Monday, November 06, 2006

It Came From Netflix! The Last Voyage (1960)

Robert Stack was already a veteran of the proto-Disaster Movie genre by the time he appeared in this, via his earlier role as a panicking pilot in John Wayne’s 1954 The High and the Mighty. Oddly, he failed to be called upon during the Disaster Movie heydays of the 1970’s, save for an appearance as the captain of another endanger passenger liner, this one threatened by a bomber in the 1975 TV movie Adventures of the Queen. Immortality was assured, however, when he was cast by the Abrahams/Zucker team for their classic genre spoof Airplane!

The Last Voyage is a nifty entry in the shipwreck genre, which prior to this was mostly stocked with various films about the Titanic. One advantage it has over its oft-bloated ‘70s cousins is that it focuses on but a few characters instead of a larger, ‘star’-studded cast, and just moves. The film is a brief 90 minutes, and from the opening (and ongoing) narration by the ship’s Third Mate, which confirms the doomed fate of the SS Claridon (just in case the title didn’t give things away), events move at a pretty quick clip, more or less in real time.

We open on the Claridon, a still luxurious but aged liner only a few trips away from being consigned to the scrap yard. We briefly meet some of the main characters, including the ship’s patrician Captain Adams (George Sanders), and a vacationing family, Cliff Henderson (Stack), his wife Laurie (Dorothy Malone), and their seven year-old moppet Jill. Other names in the cast include Edmund O’Brien as Second Engineer Walsh, and (yay!) muscular Woody Strode—who spends the entire film shirtless and seemingly oiled down—as a crewmember. Strode's role here is quite a bit bigger than he usually got, and that's all to the good.

Early on the ship’s engine room catches fire. They manage to put it out, but Walsh’s request that they stop the engines for in inspection is vetoed by Adams, who is more worried about arriving back at port on time. Needless to say, given the nature of the film, this is a bad idea. First, the initial fire has traveled up a flue and set an upper deck on fire. Worse, when one of the boilers begins overheating, they learn that several of the safety valves have been fused. Despite their valiant efforts, a huge explosion rips its way up through every deck of the ship.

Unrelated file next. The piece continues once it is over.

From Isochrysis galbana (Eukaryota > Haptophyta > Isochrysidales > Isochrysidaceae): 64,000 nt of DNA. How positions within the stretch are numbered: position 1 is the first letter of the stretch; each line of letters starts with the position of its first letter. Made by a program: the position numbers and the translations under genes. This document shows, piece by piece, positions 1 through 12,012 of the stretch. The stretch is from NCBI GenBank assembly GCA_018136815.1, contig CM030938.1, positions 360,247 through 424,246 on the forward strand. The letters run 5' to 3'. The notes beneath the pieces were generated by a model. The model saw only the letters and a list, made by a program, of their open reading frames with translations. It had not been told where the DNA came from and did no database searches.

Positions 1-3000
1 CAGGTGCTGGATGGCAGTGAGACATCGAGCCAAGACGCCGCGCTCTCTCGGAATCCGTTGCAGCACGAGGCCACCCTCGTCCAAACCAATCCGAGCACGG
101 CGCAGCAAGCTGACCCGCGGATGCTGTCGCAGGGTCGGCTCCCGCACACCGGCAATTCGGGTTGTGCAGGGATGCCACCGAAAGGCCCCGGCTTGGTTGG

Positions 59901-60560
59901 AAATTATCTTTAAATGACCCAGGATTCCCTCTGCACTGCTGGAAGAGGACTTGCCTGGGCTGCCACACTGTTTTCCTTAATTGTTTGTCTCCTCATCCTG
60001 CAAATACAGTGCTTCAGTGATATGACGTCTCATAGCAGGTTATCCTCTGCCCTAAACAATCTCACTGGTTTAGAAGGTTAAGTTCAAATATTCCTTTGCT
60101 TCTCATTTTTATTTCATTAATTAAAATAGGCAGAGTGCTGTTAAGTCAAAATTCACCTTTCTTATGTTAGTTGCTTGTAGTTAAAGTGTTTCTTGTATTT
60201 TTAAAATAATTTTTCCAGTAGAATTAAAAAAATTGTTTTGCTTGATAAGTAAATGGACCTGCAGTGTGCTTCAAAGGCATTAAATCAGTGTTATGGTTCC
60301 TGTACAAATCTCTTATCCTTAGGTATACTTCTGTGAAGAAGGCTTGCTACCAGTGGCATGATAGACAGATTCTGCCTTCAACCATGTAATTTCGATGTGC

While the Captain tragically continues to dither, the situation grows worse. Eventually, however, it becomes apparent the ship is going to sink. However, there’s a hitch for our featured passengers. The explosion ripped through the Henderson’s cabin. Even after a tense sequence as Cliff attempts to save his young daughter (caught on a slight ledge on the opposite side of the now floorless chamber), there’s the fact that Laura is pinned down by a heavy piece of wreckage. With the crew obviously having its hands full, Cliff must find a way to free her before she drowns in the sinking ship.

That’s about it, but it’s all in the execution. The film is well enough made that, despite the fact that we know the Claridon is going to sink—that’s what the whole movie is about, after all—I still found myself somehow hoping that the crew’s efforts would save the ship. Aiding immensely is the fact that the movie was shot on a real ship, the French passenger liner Ile de France. They actually flooded some of the ship during the sinking scenes, and except for a very few shots, the transitions from the real ship to the presumed miniatures and studio sets are seamless.

It weird to me how Hollywood seems to have so much trouble making films like this anymore. The Last Voyage is no classic, and certainly by today’s lights some of the acting is a bit wooden. (We are talking Bob Stack here, after all.) However, it’s a cleanly efficient effort, one that sets fairly modest goals and then manages to hit them all in an entirely professional manner.

I wish they still made movies like that.

2 Comments:

At 6:27 PM, Blogger Jessica R said...

And it seems to be a recent problem too. I watched the film version of The Fugitive last night. And I always remember it being longer than it is. It's close to two hours, but it moves. The murder and trial are barely over before the credits, then the bush crash, escape, confrontation, and next the race to prove his innocence. I noticed a lot more nice character touches too. Jones paternal moment with the underling that was nearly shot, Ford's expression of relief at at least being able to save someone as the boy is wheeled into surgery. And not a colored filter, mtv edit, or outrunning a fireball to be found.

 
At 7:10 AM, Blogger Ken Begg said...

Actually, my favorite moment in The Fugitive was when Jones tried to shoot Kimble to death (when he was saved by the bullet-proof glass), even *after* he had half come to believe that Kimble was innocent. His job was to stop Kimble, and his guilt or innocence really didn't matter much.

I will say that I found the whole conspiracy thing entirely rote and tiresome. One of the problems with action movies today is that they always want to make them 'mean' something. Les Misérables wouldn't be a better story if Jean Valjean proved to be the innocent victim of a government/military industrial complex cover-up.

 

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